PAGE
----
If you will that your hopes be requited.

When the World’s Workers, sisters and brothers,
Shall build, in the new coming years,
A lair house of life—not for others,
For the earth and its fulness is theirs.

 Walter Crane, The Workers’ Maypole, 1894

¡Feliz Día del Trabajo a tod@s!  Happy International Workers’ Day to all!

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It’s International Workers’ Day and workers all over the globe are marching.

P1090214 They march to celebrate past victories; they march to proclaim the dignity of work; they march to defend the right to collective bargaining; they march to demand living wages and safe working conditions; and they march to secure a better future for their children.

P1090223If you have any doubts about why workers in Mexico are marching today:  19.5 Million Mexicans Are Tethered To The Minimum Salary, The Lowest In The Americas.  According to the article (translated from the original Spanish by Peter W. Davis),

Mexico has a minimum wage of around 69 pesos a day ($4.50 US), the lowest in Latin America….the Economic Commission for Latin America and the Caribbean placed Mexico as the only country with a minimum wage below the poverty line.  Furthermore 14% of employees receive a salary even lower than this minimum.

P1090220It’s no wonder that, as I write, there are marches converging on Oaxaca’s zócalo from points north, south, east, and west.  When I was out and about an hour ago, I ran into healthcare workers from as far away as Tuxtepec, in the northeast of the state, and Huatulco, in the southwest.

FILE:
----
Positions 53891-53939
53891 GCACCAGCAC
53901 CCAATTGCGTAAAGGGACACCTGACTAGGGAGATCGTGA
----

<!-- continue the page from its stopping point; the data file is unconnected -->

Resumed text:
¡Feliz Día del Trabajo a tod@s!  The struggle continues…

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Lots of street action around the city these days, and I don’t just mean marches and blockades!  They’ve been hard at work on an Andador Semipeatonal (semi-walking street) since ground was broken on November 24, 2014.

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Garcia Vigil has been a construction zone from Templo del Carmen Alto up to the Cruz de Piedra.  No cars and trucks allowed, but we pedestrians can walk right on through.

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The work on this and the four other downtown streets that have been earmarked for “rescue” and “beautification” is mostly done the old-fashioned way.  What can I say?  I love the sound of hammer and chisel!

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According to news reports, the street will be spiffed up with garbage bins, benches, and planters.  Ramps for people with limited mobility and signs for the visually impaired are in the plan, though a bike lane is only contemplated.